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Returning To College 101

Success skills for returning to the classroom

college return to classroomYou have made the big decision to start or return to college. In many ways, just making that decision shows a great sense of commitment and dedication to bettering yourself. However, many women find that returning to school can be a much harder transition than they ever imagined. All of a sudden, women are juggling their kids’ lives, their marriage and other important relationships, their home, and their own needs along with homework, tests, and research papers. Here are some tips from women who successfully returned to school while balancing their responsibilities.

The most common comment I hear from women is the need for self-discipline. Learning to be disciplined takes honest self-reflection on your part. It also takes a fair amount of patience. The first couple of weeks in the semester will be a major learning experience. You will learn what times are convenient for you to study, read, and do homework, which methods of learning work best for you, and what each of your professors expects from you. Establishing a pattern and a routine will help you manage your time and stay organized. Some tips for facilitating this process are:

  • Buy a calendar and schedule all of your school responsibilities including your classes, study time, exams, deadlines for papers and other project. Don’t forget to include your extracurricular activities. You may want to work in your social and family activities into this calendar as well; so that you can plan ahead for those times when your child’s birthday falls on the day before your English paper is due.
  • Learn which organizational methods work for you. Some students like to carry all of their class assignments and notes in one large notebook or binder. Others prefer to have a different binder or notebook for each class. Your method may depend on your class schedule, but having a general method of organization will help you feel more prepared for your classes and responsibilities.
  • Try to find your “peak” time. Some students are very active and able to concentrate at night, perhaps when the kids have gone to sleep. Others feel more energetic in the morning after a cup of coffee. Use your “peak” time to your advantage to study or do homework.
  • Create daily goals for yourself and evaluate your day. Did you accomplish everything you wanted to today? If so, how were you able to balance all the responsibilities? If not, what obstacles got in your way? Kids? Husband? Unexpected phone call? Your daily checklist might look like this:
    1. Pick up clothes from dry cleaners.
    2. Start writing my psychology term paper.
    3. Wash bath towels.
    4. Meet with advisor about next semester’s schedule.

College campuses are exciting places. There are lots of happenings and events to participate in. Most college campuses are also crowded with very young people. You will have classes with your younger counterparts and be expected to work on group projects and in teams with them. In my work, I have found that most non-traditional students find this a very positive experience. They find it refreshing to work with younger people who have new ideas and lots of energy.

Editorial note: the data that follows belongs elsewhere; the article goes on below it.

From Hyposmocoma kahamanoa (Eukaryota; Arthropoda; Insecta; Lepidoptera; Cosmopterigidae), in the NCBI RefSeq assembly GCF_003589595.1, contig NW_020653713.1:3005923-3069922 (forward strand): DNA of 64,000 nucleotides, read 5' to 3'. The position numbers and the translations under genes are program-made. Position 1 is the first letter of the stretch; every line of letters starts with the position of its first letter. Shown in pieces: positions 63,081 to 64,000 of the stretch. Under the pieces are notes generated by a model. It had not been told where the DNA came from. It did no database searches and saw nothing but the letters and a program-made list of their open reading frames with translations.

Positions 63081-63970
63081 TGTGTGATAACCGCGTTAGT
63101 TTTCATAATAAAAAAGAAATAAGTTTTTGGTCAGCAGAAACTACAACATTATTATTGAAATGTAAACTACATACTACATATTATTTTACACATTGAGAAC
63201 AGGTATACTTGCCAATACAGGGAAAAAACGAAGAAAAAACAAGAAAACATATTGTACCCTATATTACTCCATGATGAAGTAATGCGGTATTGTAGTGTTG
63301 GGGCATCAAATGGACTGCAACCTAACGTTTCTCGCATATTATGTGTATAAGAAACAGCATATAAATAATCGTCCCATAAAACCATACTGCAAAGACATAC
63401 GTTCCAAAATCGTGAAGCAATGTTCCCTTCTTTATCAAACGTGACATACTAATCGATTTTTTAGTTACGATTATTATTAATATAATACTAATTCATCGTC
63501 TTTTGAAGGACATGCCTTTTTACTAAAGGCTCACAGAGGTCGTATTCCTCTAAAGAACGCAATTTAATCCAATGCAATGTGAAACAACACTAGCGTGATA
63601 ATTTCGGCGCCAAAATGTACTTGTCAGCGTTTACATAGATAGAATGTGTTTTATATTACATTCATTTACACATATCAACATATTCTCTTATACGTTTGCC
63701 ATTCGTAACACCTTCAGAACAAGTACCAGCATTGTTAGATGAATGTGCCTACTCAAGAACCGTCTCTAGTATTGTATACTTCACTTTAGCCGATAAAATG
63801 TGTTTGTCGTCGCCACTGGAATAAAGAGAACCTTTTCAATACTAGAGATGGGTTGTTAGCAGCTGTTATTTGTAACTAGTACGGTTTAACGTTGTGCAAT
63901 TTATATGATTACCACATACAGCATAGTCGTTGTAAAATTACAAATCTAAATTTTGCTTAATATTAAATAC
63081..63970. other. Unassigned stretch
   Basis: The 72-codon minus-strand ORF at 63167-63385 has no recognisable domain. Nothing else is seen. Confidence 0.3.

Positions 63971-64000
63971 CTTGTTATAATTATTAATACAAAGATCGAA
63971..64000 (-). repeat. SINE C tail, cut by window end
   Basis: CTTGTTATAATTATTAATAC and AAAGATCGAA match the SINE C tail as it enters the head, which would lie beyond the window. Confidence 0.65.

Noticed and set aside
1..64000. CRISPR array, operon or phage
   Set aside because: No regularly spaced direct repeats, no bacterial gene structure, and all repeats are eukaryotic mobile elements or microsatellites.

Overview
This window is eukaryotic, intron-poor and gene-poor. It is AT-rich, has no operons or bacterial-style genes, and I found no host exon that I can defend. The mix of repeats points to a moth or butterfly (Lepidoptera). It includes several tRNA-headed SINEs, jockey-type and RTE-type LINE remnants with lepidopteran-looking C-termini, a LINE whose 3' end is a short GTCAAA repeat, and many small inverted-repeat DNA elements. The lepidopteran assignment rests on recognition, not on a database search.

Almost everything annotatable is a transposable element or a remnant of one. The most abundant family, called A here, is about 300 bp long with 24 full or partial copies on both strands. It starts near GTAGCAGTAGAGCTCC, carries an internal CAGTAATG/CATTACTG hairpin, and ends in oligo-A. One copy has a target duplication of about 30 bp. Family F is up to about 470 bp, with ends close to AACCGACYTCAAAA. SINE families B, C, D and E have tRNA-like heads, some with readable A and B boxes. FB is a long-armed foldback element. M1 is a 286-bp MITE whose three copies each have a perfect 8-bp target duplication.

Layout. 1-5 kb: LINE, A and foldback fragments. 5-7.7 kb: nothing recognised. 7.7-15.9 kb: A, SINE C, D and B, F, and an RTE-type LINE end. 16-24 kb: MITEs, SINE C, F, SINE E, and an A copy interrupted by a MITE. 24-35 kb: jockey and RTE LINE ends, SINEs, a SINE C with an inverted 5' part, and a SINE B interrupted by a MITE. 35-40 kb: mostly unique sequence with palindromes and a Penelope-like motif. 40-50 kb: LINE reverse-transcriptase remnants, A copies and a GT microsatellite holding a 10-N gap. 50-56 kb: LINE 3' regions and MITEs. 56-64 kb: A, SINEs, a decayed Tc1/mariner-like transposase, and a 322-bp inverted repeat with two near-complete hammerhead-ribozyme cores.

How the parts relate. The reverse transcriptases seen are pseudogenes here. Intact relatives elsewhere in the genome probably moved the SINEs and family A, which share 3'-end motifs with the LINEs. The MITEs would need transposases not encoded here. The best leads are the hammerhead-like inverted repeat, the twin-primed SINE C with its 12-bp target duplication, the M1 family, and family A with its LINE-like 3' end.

Nevertheless, you may find being surrounded by traditional, younger students a major culture shock. But, don’t be dismayed; you’ll also meet other women, who, like yourself, are returning to college and in similar circumstances. You’ll find that non-traditional female students often support each other through the college process by forming study groups. Some good ways to meet other non-traditional students on campus are:

  • Find extracurricular groups for non-traditional students. Call your campus activities office to learn more about joining a non-traditional student organization on campus. If your campus does not have such a group, start one yourself.
  • Visit the counseling center on campus to find out if there is a support group for non-traditional students.
  • Join the academic group for your major. For instance, Psy Chi is an honors society for psychology majors.

Be sure to include some “me time” in your schedule. This term has many connotations. This is the time when some people reading for leisure, others watch TV, and others like to write in their journal. Whatever “me time” means to you, you’ll agree that there is not enough of it. Nevertheless, “me time” is very important to your physical and mental health. Everyone needs to relax and de-stress. Here are a few ways to revitalize:

  • Go to the movies
  • Make a tape of your favorite songs
  • Call a friend you have not talked with in a while
  • Plant a flower or vegetable garden
  • Get a massage, pedicure, or manicure

Your college experience is a unique time in your life. You will be a different person when you are finished and the changes in you will be an adjustment for your loved ones. Try to remember where they fit into your plans. Your relationship with your husband or partner, children, and close friends will remain important. But, be ready for some pebbles in the road.

The beauty of the college experience is that no matter what you major in, everyone who attends college gets a lesson in life. College forces you to learn self-reliance, assertiveness, and the value of diversity. Be ready this fall for some very hard work. But, most of all, prepare yourself for a great new experience.

About Amy Ertel

Amy Ertel earned her Bachelor of Arts in Psychology and Master of Education in Student Affairs Counseling from Southeastern Louisiana University. Previously, she served as a Career Counselor with the Professional Development Office at the Tulane School of Law.


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